PENN RACQUET SPORTS, INC., an Ohio corporation, Plaintiff/Appellant,
MARICOPA COUNTY, a political subdivision of the State of Arizona; ARIZONA DEPARTMENT OF REVENUE, an Agency of the State of Arizona, Defendants/Appellees.
Not for Publication – Rule 111(c), Rules of the Arizona Supreme Court
Appeal from the Arizona Tax Court No. TX2011-000208 The Honorable Dean M. Fink, Judge
Daniel T. Garrett L.L.C., Mesa, Daniel T. Garrett Counsel for Plaintiff/Appellant
Maricopa County Attorney's Office, Kathleen A. Patterson, Peter Muthig Co-Counsel for Defendant/Appellee Maricopa County
Arizona Attorney General's Office, Phoenix By Jerry A. Fries, Kenneth J. Love Co-Counsel for Defendant/Appellee Arizona Department of Revenue
Presiding Judge Lawrence F. Winthrop delivered the decision of the Court, in which Judge Jon W. Thompson and Judge Diane M. Johnsen joined.
WINTHROP, Presiding Judge
¶1 This is a personal property tax case. Penn Racquet Sports, Inc. ("Taxpayer") appeals from a summary judgment denying relief under the error correction statute for valuation of its plant property. Finding no legal error or genuine dispute of material fact, we affirm the judgment.
¶2 Taxpayer, an Ohio corporation, manufactures tennis and racquet balls in Phoenix. Taxpayer acquired manufacturing property (the "Property") subject to tax under class one of Arizona's personal property tax statutes. Tax years 2007 through 2009 are at issue in this appeal. See Ariz. Rev. Stat. ("A.R.S.") §§ 42-13352(C), 42-12001(10) (West 2013).
¶3 The method for valuing class one property is set by A.R.S. § 42-13352(C), which directs county assessors to use "the result of acquisition costs less any appropriate depreciation as prescribed by the department [of revenue]. The taxable value shall not exceed market value."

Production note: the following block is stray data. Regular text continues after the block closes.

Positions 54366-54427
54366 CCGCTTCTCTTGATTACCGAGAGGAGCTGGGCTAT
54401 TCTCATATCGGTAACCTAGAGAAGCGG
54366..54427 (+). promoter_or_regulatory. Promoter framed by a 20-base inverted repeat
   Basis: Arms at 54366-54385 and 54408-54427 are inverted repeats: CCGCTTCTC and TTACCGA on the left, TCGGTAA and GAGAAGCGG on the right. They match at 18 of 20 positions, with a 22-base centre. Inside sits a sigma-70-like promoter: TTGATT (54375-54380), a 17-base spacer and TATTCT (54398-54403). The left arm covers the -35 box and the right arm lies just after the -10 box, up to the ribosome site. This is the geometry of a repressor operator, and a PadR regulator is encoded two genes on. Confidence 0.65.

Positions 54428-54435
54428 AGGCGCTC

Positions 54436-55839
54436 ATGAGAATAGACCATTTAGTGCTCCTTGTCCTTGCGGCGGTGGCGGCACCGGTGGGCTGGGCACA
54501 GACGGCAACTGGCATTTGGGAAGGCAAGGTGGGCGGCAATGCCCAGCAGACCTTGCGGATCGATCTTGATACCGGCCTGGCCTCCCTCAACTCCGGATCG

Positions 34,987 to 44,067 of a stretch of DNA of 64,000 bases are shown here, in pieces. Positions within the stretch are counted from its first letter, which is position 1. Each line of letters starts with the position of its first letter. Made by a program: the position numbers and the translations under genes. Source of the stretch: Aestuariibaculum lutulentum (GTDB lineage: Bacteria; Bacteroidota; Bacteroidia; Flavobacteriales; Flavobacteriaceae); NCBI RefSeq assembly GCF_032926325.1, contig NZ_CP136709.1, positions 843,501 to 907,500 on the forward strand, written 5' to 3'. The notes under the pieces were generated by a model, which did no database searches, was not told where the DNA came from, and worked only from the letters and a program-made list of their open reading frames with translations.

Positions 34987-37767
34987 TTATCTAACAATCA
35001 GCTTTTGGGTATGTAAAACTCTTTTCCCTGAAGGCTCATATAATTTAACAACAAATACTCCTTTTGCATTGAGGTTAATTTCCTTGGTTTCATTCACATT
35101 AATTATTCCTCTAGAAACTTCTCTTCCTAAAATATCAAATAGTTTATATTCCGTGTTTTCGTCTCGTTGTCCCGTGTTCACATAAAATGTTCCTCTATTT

¶4 To determine the Property's taxable value, the Maricopa County Assessor used the Arizona Department of Revenue's Personal Property Manual. In the Department's manual, the acquisition cost of manufacturing personal property is trended-up to reflect current replacement cost, and that value is depreciated using the percentages listed in the corresponding valuation tables. The Assessor computed the Property's taxable values as $6, 621, 497 in 2007, $6, 684, 369 in 2008, and $5, 435, 308 in 2009.
¶5 After receiving the Department's assessment notice, Taxpayer filed a notice of claim asserting a valuation or classification error and requesting additional obsolescence pursuant to A.R.S. § 42-16254(A)(1). Taxpayer subsequently obtained partial relief from the State Board of Equalization (the "Board"). The Board reduced the valuations for the 2007 and 2008 tax years to $6, 544, 720 and $6, 151, 535, respectively, and declined to reduce the valuation for the 2009 tax year. Taxpayer did not appeal these determinations.
¶6 Taxpayer then filed a second notice of claim for all three tax years, which the Assessor contested. After the Board dismissed the claim, Taxpayer filed an error correction complaint in ...